Previously authorship was claimed for Christopher Marlow, Francis Bacon, and a few unlikely others. It’s all piffle, of course. Entertaining at times, like reading about alien abductions and bigfoot. I’ve read a few of these author-conspiracy books and don’t find any more substance in them than in claims for aliens building the pyramids (Egyptian, Mayan, or both). Methinks this one (bought from the $2 sale table at the nearby Chapters store some years back) is for downsizing.
What about the “collected works” editions? That’s tough. Much tougher to downsize. And I have several.
I have the RSC (Royal Shakespeare Company, which uses a modernized version of the First Folio), the Norton, and Pelican editions, plus the 6-vol set produced by Bantam in the late ’80s edited by David Bevington (but lacking Two Noble Kinsmen and the Funeral Elegy). And I have two versions of the Collins edition, too (one a small hardcover from around 1910-20, the other the more recent and larger paperback). The Norton is my favourite, but the paper is the thinnest of the lot; so much so that I can see text and illustrations through the paper. I worry about tearing it when I read it in bed.
I even have one of those massive Globe Illustrated Complete Works coffee-table-sized volumes, this one reprinted in the mid-1980s from a popular 19th-century edition (ed. by Howard Staunton the chess master after whom the best chess sets are named today), but I keep it more for the illustrations by John Gilbert. Yes, it’s THAT edition, the one from Star Trek: The Next Generation… just a slightly different cover on mine (white where Picard’s is red). Picked it up at a yard sale, I think. I suppose I can do without it; even though Staunton’s commentaries are still very readable today, I prefer Asimov’s and Bloom’s.
I can’t count the number of times I’ve lugged one of these hefty volumes from the shelf to sit at a table and go through the notes and footnotes for a play, as I read the play itself. They are comfortingly authoritative for their very size. You can feel a world contained in their weight, unconstrained by the niceties of paperback size and shape. They have gravitas.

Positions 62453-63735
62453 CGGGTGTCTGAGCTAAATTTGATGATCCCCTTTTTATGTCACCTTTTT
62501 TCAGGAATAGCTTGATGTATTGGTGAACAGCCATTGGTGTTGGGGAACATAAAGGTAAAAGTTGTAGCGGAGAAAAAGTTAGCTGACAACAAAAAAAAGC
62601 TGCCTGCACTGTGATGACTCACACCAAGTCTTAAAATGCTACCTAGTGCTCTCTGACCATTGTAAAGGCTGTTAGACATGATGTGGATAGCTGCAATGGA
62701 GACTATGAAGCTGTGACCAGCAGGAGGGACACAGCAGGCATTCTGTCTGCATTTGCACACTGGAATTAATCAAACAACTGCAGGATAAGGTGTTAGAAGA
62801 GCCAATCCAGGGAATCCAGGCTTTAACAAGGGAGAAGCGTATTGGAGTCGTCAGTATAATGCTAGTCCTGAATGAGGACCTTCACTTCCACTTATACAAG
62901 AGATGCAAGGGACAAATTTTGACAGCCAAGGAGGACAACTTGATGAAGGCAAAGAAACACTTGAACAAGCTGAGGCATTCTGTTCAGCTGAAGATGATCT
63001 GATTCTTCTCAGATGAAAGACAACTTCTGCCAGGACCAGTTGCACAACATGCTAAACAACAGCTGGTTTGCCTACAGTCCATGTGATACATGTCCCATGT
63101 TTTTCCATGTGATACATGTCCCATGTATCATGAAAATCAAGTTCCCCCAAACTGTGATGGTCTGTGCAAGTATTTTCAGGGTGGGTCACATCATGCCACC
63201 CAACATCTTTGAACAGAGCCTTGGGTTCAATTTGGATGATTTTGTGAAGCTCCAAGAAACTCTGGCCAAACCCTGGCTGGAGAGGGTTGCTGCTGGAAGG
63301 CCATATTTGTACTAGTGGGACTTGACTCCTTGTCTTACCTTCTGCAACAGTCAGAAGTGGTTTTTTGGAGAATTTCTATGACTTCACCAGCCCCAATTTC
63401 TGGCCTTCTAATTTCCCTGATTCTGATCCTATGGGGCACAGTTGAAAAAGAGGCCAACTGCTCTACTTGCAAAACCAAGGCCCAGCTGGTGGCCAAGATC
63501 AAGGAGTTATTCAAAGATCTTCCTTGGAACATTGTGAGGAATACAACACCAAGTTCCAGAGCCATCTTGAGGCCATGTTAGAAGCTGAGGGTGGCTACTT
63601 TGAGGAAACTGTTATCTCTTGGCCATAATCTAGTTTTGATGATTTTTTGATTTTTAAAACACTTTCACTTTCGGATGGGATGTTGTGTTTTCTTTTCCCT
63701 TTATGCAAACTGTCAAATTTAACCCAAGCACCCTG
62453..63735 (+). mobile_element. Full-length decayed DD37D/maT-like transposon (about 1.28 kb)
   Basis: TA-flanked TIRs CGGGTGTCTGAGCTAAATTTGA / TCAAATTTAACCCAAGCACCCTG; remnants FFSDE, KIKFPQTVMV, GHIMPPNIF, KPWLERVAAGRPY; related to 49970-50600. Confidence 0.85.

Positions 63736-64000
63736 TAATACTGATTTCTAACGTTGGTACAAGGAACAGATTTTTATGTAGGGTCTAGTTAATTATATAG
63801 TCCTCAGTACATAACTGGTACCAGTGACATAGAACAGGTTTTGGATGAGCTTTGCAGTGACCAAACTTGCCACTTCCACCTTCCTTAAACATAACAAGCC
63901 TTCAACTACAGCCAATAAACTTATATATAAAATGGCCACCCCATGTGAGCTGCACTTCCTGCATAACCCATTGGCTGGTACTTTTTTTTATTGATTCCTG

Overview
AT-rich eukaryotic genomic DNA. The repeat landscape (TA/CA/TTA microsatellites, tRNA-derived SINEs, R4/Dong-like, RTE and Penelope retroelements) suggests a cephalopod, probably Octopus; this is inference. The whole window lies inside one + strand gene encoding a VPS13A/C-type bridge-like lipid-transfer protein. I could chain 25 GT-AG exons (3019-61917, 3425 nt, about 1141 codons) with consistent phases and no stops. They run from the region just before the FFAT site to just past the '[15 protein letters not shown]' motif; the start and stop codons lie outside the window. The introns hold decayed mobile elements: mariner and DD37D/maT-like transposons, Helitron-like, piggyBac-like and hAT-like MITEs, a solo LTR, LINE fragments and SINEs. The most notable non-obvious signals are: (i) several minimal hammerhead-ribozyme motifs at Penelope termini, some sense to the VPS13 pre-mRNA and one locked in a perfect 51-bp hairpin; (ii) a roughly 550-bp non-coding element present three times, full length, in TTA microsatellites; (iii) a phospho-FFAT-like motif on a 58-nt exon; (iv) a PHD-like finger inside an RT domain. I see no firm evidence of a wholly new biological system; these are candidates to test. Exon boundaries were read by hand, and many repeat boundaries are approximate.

I still dream of owning the Arden and Folger editions, the Riverside, and maybe even Bevington’s 7th edition. Is it unreasonable to still want more versions of the complete works when I have several? I tell myself no, because each one differs in notes, introductions, explanatory essays, layout, and vocabularies. It’s about learning more, understanding more, appreciating more in the Bard. Can one ever learn too much or study too much where Shakespeare is concerned? Methinks not.
There’s also the question of editorial decisions made to correct or reshape some of the questionable or even contradictory lines and words that appear in the folios and quartos. Editors make decisions on what to print, how a line should scan, spellings, or how to correct typos, and different editors may make choices others don’t follow. So there are differences in the texts, although laypeople like myself probably won’t ever spot them. You find out about those decisions in the notes and introductions to the plays.
That being said, I don’t read these collected editions concurrently as I might, say, translations of Horace or Machiavelli, to compare what the editors said or selected in each. I simply don’t often have the space to spread them out. And with price tags of $80-$100, I’m not about to invest in another such book right now. Besides, Susan would frown on me bringing more books into the house when I’m trying to reduce their number.
So not many books from the Shakespearean shelves are being trimmed from the collection. Others will be sacrificed so the Bard still has a place of pride here.
* Susan’s brother worked at the National Archives and arranged for the private viewing when we visited him in 2012. It was, for me, one of the most memorable highlights of the visit, The will was in a protective sleeve so I could see the writing but not touch the actual paper.
** Related in her essay, Enamoured With Shakespeare, reprinted in Shakespeare & Me, ed. Susannah Carson, Oneworld Publications, UK, 2014. Carson collects essays and articles by 38 scholars, actors, and writers on how or why Shakespeare matters to them.